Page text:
Take the spine. It would make more sense, and spare us much Advil, if we had
four cross-braced columns of vertebrae instead of a single vulnerable one. Or the retina: it faces the back of the head rather than the front, burdening us with a blind spot where a clump of wiring gets in the way. We’re a collection of patches and fixes, held together with the biological equivalent of duct tape — the handiwork not of an intelligent designer but of the rough-and-ready processes of evolution.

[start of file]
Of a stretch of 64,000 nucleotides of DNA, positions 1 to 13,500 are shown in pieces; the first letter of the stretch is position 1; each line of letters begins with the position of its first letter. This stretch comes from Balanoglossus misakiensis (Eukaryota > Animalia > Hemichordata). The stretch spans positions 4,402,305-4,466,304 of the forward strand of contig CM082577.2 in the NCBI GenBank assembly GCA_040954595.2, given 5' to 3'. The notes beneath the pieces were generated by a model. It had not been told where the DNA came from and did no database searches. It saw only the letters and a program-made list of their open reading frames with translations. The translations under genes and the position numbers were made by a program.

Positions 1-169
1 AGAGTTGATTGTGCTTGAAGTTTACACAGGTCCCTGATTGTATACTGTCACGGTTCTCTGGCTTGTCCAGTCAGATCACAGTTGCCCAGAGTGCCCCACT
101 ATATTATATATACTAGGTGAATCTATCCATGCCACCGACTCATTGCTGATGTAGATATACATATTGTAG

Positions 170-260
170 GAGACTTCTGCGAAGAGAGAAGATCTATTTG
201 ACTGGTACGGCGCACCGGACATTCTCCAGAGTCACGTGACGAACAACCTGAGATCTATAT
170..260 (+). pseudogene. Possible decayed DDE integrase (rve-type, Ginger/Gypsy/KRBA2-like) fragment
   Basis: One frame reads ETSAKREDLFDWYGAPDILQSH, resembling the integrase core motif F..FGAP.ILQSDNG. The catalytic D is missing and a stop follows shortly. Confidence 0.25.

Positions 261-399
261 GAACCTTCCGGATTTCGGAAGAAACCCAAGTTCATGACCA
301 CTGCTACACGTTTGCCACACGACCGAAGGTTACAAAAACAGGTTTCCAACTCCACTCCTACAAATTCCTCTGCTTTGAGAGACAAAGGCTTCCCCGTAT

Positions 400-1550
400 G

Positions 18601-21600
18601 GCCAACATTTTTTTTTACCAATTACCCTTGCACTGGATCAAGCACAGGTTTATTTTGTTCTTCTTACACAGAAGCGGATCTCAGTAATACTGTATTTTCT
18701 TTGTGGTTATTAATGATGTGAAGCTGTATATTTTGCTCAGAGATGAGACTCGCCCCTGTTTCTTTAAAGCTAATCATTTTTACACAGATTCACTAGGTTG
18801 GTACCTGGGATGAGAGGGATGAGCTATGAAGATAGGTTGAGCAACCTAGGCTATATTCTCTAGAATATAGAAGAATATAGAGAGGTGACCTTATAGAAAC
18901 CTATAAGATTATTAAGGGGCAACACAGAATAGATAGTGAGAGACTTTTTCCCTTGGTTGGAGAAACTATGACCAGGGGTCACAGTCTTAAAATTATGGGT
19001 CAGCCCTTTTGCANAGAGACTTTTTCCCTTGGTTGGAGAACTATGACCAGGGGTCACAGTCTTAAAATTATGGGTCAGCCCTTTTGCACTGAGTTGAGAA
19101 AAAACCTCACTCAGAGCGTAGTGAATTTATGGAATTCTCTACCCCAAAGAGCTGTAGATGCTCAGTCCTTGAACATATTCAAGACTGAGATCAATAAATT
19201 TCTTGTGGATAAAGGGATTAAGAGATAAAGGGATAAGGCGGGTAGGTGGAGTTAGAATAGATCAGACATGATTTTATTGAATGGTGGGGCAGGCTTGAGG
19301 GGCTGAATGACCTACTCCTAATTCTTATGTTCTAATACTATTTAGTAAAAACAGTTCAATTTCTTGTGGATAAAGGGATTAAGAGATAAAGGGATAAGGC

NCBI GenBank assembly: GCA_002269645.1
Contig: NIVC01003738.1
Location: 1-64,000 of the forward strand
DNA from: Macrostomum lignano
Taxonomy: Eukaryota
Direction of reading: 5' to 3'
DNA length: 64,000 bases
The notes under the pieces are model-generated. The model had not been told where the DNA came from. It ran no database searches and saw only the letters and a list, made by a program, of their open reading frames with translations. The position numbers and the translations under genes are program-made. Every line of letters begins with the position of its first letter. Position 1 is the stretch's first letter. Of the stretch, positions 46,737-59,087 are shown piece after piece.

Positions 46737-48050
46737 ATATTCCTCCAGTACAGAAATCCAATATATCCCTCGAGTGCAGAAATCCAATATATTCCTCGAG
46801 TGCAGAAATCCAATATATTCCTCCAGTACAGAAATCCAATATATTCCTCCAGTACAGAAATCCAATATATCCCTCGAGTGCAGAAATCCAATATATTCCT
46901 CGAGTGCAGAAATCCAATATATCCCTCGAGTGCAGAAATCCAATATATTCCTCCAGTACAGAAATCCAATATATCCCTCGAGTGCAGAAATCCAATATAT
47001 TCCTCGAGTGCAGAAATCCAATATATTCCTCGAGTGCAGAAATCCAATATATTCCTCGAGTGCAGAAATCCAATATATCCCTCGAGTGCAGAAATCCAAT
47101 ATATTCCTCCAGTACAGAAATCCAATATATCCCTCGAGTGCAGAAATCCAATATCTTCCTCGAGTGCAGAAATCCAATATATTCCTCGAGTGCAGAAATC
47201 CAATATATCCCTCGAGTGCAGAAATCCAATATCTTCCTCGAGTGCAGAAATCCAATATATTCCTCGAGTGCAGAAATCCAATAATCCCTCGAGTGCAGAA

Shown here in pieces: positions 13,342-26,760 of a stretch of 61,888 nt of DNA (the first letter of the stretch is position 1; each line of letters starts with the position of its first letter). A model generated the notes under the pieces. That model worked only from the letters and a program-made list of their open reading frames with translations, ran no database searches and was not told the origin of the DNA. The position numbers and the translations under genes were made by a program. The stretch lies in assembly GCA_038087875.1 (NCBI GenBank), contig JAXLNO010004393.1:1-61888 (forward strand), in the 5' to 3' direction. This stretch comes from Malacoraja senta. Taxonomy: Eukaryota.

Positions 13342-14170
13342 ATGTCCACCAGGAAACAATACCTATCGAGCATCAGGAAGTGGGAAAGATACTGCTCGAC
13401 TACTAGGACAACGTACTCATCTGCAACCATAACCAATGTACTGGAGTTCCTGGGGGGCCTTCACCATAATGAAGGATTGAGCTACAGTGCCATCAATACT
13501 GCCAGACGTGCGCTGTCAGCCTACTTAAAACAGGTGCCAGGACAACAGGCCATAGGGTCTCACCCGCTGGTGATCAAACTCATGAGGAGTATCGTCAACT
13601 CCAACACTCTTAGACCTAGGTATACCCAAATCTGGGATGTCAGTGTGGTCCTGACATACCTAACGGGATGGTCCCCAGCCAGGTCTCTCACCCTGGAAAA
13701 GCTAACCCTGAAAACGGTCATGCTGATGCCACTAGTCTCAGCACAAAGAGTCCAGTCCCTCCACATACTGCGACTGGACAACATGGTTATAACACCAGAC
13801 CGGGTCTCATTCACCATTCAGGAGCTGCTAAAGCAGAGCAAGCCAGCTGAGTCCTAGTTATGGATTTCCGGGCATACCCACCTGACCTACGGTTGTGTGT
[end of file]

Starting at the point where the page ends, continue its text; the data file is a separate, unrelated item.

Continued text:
Evolution “kluges” its solutions because it has only the crudest tools at its disposal: genetic mutations and millions of years. Natural selection can select only from what genetic accidents have made available, and the features it chooses may remain in place not because they are optimal, Marcus writes, but “because evolution just didn’t find a better way.”